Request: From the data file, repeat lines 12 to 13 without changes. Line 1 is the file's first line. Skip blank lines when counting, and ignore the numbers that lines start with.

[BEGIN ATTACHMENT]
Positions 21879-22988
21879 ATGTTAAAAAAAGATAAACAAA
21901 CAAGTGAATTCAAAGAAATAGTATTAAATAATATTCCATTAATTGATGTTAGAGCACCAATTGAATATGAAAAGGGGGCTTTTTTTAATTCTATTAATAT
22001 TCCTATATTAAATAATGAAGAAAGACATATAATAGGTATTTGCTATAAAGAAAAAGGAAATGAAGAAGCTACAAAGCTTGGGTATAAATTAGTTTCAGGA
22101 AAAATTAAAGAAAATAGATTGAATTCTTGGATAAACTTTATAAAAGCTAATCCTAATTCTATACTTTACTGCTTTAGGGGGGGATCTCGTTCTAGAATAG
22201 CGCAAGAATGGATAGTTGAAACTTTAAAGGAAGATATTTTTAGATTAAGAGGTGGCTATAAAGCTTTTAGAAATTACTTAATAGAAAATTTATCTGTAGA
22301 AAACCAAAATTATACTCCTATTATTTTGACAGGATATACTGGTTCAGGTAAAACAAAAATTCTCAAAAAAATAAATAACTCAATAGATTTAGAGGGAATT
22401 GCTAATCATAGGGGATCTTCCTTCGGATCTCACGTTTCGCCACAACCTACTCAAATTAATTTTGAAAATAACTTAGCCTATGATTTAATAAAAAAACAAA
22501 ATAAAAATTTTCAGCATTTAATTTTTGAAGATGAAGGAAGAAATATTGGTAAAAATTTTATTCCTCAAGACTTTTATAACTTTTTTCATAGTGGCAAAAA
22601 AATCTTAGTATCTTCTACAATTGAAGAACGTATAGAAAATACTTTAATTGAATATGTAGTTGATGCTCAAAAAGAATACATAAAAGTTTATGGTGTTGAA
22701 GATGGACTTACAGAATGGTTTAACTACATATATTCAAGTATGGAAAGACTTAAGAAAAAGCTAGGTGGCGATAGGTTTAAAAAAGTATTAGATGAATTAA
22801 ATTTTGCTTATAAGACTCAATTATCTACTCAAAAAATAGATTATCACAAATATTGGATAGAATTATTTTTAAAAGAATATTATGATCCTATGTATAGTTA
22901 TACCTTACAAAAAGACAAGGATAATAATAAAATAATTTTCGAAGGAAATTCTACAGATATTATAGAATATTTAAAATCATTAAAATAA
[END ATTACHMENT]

22801 ATTTTGCTTATAAGACTCAATTATCTACTCAAAAAATAGATTATCACAAATATTGGATAGAATTATTTTTAAAAGAATATTATGATCCTATGTATAGTTA
22901 TACCTTACAAAAAGACAAGGATAATAATAAAATAATTTTCGAAGGAAATTCTACAGATATTATAGAATATTTAAAATCATTAAAATAA